"I hereby constitute and appoint my dear niece, Martha Bradstreet,
daughter of my late brother Samuel Bradstreet, major of the fortieth regiment of foot, to be my sole heir, to whatever estate, real or personal, I may die possessed of, to be paid or delivered unto her at the age of twenty-one years or day of marriage, whichever may first happen, provided she marries with the consent of my most respected friend, Sir Charles Morgan, Bart., whom I hereby appoint executor of this my last will and testament. But in case she should die before she attain twenty-one years of age or before she be married as aforesaid, I then appoint her brother, Samuel Bradstreet, a lieutenant in the 25th regiment of foot, to be my heir in her place and stead."
Martha Bradstreet, the devisee and the lessor of the plaintiff, afterwards, with the consent of Sir Charles Morgan, married Matthew Codd, but being divorced from her husband, she resumed her original name. The evidence to prove the assent of Sir Charles Morgan to this marriage was excepted to by the counsel for the defendant, and the exception was sustained. To this ruling of the district court the plaintiff excepted.
The plaintiff also gave in evidence a map of the whole tract of land conveyed to Philip Schuyler by the Sheriff of the County of Albany in 1772, and proved by Mr. John R. Bleecker, who was sworn as a witness, that said map was in the handwriting of his grandfather, that he, the witness, received it of his own father, Rutger Bleecker, deceased, and that he, the witness, holds certain parts of said land under title derived from his said father, who also in his lifetime was in possession of the same pursuant to a partition deed thereinafter mentioned and according to the allotments on the said map, which said map appeared to have been made on 31 August, 1780, and was stated to be in pursuance of a survey of said tract.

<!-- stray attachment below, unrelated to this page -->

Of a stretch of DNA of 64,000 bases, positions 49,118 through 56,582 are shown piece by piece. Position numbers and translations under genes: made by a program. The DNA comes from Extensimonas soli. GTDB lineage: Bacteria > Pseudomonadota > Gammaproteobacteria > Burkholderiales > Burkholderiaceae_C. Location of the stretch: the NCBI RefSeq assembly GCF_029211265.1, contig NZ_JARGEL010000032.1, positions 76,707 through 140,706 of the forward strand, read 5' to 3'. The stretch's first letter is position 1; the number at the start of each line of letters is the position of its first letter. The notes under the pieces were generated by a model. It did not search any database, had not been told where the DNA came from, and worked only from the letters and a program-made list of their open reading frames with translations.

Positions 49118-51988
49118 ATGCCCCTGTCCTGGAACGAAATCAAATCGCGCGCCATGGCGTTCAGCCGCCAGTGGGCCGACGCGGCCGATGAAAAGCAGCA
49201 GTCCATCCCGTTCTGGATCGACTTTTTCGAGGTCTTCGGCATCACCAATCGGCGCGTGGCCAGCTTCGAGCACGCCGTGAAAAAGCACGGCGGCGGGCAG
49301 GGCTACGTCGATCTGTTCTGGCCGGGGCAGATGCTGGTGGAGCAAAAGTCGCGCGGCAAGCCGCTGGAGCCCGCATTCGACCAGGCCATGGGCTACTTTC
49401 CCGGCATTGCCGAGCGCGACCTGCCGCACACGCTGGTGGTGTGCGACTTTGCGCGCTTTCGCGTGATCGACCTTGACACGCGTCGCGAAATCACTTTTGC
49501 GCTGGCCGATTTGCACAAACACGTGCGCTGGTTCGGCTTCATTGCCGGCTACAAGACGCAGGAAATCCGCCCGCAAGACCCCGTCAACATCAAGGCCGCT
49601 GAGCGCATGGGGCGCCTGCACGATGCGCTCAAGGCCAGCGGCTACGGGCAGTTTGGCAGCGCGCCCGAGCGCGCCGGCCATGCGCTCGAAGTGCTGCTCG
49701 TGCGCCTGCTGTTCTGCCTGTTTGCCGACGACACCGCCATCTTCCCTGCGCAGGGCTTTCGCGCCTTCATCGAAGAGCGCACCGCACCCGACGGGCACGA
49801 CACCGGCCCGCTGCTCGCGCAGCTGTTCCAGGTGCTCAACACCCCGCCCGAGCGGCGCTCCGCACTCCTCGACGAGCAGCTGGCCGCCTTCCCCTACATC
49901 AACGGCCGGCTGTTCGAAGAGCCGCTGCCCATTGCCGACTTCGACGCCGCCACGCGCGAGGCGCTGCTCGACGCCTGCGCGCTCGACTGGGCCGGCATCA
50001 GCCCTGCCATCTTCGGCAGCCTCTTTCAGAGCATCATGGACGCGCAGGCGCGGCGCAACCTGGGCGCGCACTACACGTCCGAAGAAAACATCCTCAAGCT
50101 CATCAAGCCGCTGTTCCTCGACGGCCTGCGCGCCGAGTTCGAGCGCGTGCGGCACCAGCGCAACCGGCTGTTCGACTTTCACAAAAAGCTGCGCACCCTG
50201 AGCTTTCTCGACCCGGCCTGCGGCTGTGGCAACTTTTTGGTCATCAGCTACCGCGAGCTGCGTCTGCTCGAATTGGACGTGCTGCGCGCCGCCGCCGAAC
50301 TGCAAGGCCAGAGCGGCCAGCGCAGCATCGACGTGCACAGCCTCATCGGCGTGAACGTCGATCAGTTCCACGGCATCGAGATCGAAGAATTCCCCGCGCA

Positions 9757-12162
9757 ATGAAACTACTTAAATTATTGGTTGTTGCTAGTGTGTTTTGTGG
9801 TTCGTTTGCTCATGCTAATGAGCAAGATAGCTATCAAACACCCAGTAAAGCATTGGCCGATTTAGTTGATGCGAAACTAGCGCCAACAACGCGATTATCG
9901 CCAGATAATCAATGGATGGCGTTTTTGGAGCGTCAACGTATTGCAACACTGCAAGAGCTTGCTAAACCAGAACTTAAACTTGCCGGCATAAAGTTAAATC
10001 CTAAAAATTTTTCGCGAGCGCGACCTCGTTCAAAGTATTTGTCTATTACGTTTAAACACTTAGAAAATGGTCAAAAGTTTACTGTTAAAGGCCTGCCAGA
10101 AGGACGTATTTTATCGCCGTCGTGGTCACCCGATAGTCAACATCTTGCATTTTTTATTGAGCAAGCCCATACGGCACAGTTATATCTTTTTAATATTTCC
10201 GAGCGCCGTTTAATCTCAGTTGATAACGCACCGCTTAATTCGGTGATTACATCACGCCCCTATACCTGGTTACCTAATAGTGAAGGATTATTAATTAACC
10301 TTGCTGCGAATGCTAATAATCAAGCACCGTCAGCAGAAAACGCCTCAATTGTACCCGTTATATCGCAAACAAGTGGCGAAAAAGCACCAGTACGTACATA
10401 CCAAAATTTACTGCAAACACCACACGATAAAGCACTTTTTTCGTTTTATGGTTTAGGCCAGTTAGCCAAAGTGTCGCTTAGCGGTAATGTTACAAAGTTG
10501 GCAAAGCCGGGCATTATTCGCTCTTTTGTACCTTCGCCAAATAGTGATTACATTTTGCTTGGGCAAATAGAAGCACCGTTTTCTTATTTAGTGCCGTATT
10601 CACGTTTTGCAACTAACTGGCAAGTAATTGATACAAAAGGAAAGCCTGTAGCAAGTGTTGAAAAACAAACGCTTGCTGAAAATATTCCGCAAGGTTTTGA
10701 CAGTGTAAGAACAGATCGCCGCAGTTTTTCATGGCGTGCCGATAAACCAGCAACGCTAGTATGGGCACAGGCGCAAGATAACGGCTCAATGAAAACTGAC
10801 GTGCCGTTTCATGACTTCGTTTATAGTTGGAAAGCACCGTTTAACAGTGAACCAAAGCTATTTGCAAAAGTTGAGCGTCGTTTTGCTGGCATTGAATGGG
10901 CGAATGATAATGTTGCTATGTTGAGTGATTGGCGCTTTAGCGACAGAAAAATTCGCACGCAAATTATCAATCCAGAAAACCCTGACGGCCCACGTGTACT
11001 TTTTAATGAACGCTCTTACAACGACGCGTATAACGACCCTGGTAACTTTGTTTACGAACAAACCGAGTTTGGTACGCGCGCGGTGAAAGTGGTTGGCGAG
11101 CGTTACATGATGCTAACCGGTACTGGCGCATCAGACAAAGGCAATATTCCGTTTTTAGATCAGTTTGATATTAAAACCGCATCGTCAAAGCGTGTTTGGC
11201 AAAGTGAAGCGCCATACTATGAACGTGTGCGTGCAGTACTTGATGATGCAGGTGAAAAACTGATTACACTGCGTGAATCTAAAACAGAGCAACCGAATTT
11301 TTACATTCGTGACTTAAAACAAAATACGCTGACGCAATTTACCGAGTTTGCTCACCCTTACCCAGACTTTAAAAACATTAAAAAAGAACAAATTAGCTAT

And there was also given in evidence a deed of partition between Philip Schuyler and Rutger Bleecker, dated 19 December, 1786, whereby and wherein lot No. 97, as described on the map, was released by Rutger Bleecker to Philip Schuyler, and the counsel for the said James Jackson also gave in evidence and proved that the premises in question, upon the trial of that issue, were part of the lot No. 97.
On 16 May, 1794, a deed was executed by Philip Schuyler and others, of which the following is an abstract:
"The parties were, Philip Schuyler, of the County of Albany in the State of New York, Esquire, executor of the last will and testament of John Bradstreet, deceased and hereinafter mentioned, of the one part, and Agatha Evans, of the City of New York, in the State of New York, widow, one of the daughters of the said John Bradstreet, deceased, and Edward Goold, of the same place, merchant, attorney to Sir Charles Gould, Knight, the only executor of the last will and testament of Martha Bradstreet, deceased, the other daughter of the said John Bradstreet, of the other part."